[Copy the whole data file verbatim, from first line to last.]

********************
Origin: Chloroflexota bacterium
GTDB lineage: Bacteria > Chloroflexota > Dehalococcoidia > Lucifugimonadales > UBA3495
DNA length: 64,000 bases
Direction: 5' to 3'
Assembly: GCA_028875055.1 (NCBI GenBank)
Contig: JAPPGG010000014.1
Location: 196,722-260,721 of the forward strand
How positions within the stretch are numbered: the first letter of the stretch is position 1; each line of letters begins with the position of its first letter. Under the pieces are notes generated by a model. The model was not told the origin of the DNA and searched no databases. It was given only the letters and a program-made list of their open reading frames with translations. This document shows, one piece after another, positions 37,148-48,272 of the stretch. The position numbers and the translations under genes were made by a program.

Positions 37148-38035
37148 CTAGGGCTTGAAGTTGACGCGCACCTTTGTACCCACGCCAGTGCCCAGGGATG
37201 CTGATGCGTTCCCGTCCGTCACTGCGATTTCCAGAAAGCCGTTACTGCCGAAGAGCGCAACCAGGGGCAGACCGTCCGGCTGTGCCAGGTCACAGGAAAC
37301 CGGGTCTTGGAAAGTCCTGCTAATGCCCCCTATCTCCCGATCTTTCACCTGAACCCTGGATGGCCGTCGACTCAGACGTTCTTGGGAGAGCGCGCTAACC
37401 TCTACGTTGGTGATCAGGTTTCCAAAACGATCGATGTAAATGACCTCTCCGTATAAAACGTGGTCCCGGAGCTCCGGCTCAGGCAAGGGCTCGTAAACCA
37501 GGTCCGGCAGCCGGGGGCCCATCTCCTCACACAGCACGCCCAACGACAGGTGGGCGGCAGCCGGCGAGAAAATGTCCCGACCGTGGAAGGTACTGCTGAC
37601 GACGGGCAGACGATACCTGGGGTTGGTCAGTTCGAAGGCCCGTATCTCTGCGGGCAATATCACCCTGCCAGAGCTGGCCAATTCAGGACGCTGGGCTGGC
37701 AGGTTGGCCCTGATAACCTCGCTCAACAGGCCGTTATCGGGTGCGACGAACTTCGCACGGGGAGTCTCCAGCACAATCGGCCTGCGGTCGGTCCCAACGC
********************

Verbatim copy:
Origin: Chloroflexota bacterium
GTDB lineage: Bacteria > Chloroflexota > Dehalococcoidia > Lucifugimonadales > UBA3495
DNA length: 64,000 bases
Direction: 5' to 3'
Assembly: GCA_028875055.1 (NCBI GenBank)
Contig: JAPPGG010000014.1
Location: 196,722-260,721 of the forward strand
How positions within the stretch are numbered: the first letter of the stretch is position 1; each line of letters begins with the position of its first letter. Under the pieces are notes generated by a model. The model was not told the origin of the DNA and searched no databases. It was given only the letters and a program-made list of their open reading frames with translations. This document shows, one piece after another, positions 37,148-48,272 of the stretch. The position numbers and the translations under genes were made by a program.

Positions 37148-38035
37148 CTAGGGCTTGAAGTTGACGCGCACCTTTGTACCCACGCCAGTGCCCAGGGATG
37201 CTGATGCGTTCCCGTCCGTCACTGCGATTTCCAGAAAGCCGTTACTGCCGAAGAGCGCAACCAGGGGCAGACCGTCCGGCTGTGCCAGGTCACAGGAAAC
37301 CGGGTCTTGGAAAGTCCTGCTAATGCCCCCTATCTCCCGATCTTTCACCTGAACCCTGGATGGCCGTCGACTCAGACGTTCTTGGGAGAGCGCGCTAACC
37401 TCTACGTTGGTGATCAGGTTTCCAAAACGATCGATGTAAATGACCTCTCCGTATAAAACGTGGTCCCGGAGCTCCGGCTCAGGCAAGGGCTCGTAAACCA
37501 GGTCCGGCAGCCGGGGGCCCATCTCCTCACACAGCACGCCCAACGACAGGTGGGCGGCAGCCGGCGAGAAAATGTCCCGACCGTGGAAGGTACTGCTGAC
37601 GACGGGCAGACGATACCTGGGGTTGGTCAGTTCGAAGGCCCGTATCTCTGCGGGCAATATCACCCTGCCAGAGCTGGCCAATTCAGGACGCTGGGCTGGC
37701 AGGTTGGCCCTGATAACCTCGCTCAACAGGCCGTTATCGGGTGCGACGAACTTCGCACGGGGAGTCTCCAGCACAATCGGCCTGCGGTCGGTCCCAACGC